Practical insights for compliance and ethics professionals and commentary on the intersection of compliance and culture.

Compliance challenges for start-ups in disruptive industries

In today’s fast-paced business world of innovation and advanced technologies, every company seems to offer the next in-demand disruption. Ever since the days of the dot-com boom and bust in the late 1990s and early 2000s, in the infancy of e-commerce and internet-based or networked products and services, companies have been striving to identify revolutionary items and ideas to market to consumers eagerly awaiting the next life-changing thing to buy. Start-ups in Silicon Valley and entrepreneurial communities all over the world want to develop the next iPhone that will transform every aspect of modern human life. Companies that provide services instead of making products all want to be the next Airbnb, the Uber of their industries, and so on.

But are those companies, and those goals of disruption for the sake of itself, anything to which companies should aspire? Companies in all business sectors are trying to emulate technology companies, and they may not be the best role models in terms of regulatory compliance, risk control frameworks, and business integrity fundamentals. Disruption and sustainability aren’t necessarily mutually exclusive, but many of the companies that were visible pioneers in the current wave of technological innovation and development cut ethical or foundational corners to focus on growth, sales, and branding. Companies in the new generation which seek to copy their success and single-minded commercial focus will run into legal and supervisory obstacles sooner rather than later, now that their predecessors have overstayed the honeymoon period of lax regulatory attention and are running afoul of legal, tax, and compliance concerns all over the world.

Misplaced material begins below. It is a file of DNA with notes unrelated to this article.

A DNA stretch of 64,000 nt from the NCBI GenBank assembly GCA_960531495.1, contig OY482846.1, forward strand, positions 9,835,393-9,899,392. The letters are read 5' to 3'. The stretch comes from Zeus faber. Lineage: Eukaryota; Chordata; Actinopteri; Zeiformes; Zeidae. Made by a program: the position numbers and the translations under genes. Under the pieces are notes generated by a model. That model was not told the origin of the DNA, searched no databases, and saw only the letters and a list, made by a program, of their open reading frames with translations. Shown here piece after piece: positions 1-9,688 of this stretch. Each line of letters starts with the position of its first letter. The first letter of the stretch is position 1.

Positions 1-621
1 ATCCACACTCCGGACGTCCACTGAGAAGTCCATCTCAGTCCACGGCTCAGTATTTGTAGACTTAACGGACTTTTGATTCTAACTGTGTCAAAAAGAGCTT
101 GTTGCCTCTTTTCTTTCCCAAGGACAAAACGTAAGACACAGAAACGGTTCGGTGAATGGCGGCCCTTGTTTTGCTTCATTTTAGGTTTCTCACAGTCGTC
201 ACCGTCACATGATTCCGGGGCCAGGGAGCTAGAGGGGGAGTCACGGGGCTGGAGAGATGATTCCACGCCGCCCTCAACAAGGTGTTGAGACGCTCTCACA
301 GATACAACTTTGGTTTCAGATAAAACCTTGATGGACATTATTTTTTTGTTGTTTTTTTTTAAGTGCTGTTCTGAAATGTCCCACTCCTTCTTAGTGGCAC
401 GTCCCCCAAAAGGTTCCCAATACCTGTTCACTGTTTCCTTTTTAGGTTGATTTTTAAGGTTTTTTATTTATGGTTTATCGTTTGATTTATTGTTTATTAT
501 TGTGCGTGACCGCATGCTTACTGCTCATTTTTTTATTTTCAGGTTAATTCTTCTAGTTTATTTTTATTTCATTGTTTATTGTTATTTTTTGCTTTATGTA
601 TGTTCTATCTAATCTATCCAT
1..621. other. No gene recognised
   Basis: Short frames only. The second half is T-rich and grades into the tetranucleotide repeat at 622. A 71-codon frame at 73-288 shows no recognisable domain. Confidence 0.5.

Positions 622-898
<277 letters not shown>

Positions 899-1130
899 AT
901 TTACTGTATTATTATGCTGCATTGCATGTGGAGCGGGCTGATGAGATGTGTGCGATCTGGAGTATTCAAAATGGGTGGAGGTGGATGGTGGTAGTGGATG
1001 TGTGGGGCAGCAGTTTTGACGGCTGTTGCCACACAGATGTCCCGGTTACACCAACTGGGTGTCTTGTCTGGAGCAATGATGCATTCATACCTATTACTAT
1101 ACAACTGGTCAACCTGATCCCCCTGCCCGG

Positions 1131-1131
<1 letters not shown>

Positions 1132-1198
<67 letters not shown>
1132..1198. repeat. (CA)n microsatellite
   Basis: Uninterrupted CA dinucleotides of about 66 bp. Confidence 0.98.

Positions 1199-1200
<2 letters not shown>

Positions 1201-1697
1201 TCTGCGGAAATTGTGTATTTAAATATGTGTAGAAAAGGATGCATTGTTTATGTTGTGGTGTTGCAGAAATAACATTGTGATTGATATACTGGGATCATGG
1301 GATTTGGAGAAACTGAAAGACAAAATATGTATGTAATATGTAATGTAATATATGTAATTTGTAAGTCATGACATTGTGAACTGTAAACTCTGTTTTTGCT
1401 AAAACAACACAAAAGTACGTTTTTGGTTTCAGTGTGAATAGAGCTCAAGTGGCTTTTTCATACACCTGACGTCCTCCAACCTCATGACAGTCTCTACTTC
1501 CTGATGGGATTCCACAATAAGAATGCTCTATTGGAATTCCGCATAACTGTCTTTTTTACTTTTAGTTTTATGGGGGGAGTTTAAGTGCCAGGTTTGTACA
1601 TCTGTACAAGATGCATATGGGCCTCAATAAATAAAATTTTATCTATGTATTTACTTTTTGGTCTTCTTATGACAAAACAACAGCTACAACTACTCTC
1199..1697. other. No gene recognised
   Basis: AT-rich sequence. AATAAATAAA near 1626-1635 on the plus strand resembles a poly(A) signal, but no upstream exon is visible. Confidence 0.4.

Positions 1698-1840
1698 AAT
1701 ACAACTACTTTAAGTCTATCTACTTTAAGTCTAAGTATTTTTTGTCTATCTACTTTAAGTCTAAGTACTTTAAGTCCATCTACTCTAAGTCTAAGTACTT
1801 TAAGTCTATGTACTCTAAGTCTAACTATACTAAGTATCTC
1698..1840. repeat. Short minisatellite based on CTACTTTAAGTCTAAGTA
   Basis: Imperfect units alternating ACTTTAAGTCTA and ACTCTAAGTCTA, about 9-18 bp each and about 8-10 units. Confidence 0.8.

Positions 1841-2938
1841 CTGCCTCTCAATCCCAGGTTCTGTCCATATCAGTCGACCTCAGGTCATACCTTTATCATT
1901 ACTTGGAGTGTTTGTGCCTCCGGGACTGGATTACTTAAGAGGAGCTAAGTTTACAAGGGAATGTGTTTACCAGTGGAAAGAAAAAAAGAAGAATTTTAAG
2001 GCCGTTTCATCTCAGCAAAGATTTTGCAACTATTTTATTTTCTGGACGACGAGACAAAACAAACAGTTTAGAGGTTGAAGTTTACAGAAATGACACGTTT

The start-up community’s response to public exposure of fraudulent or insufficient business practices – such as companies buying their own products to falsify sales success for partners and investors, or violating straightforward business operations rules like participating in mandatory state insurance programs to maintain company licensure – is to go on the defensive and blame the media. Worse yet, they want to claim stand-out corporate misconduct from their start-up peers are the exception, not the rule, and distance themselves from it, without doing any self-examination or risk assessment to feed-forward into their own continuous improvement.

However, the venture capital firms that are keeping these start-up companies striving toward their disruptive ambitions have a fiduciary duty to their funders to contain reputational risk that could stem from these companies’ public relations and legal problems. The “bad apples” theory cannot win the day in identifying why so much goes so wrong at so many start-ups that were once ambitious and backed by prestigious funders and now have failed, and are being sued by fraud, investigated for investor abuse, accused of forgery or inappropriate accounting practices, and have otherwise missed out on reaching disruption and instead fallen into disrepute.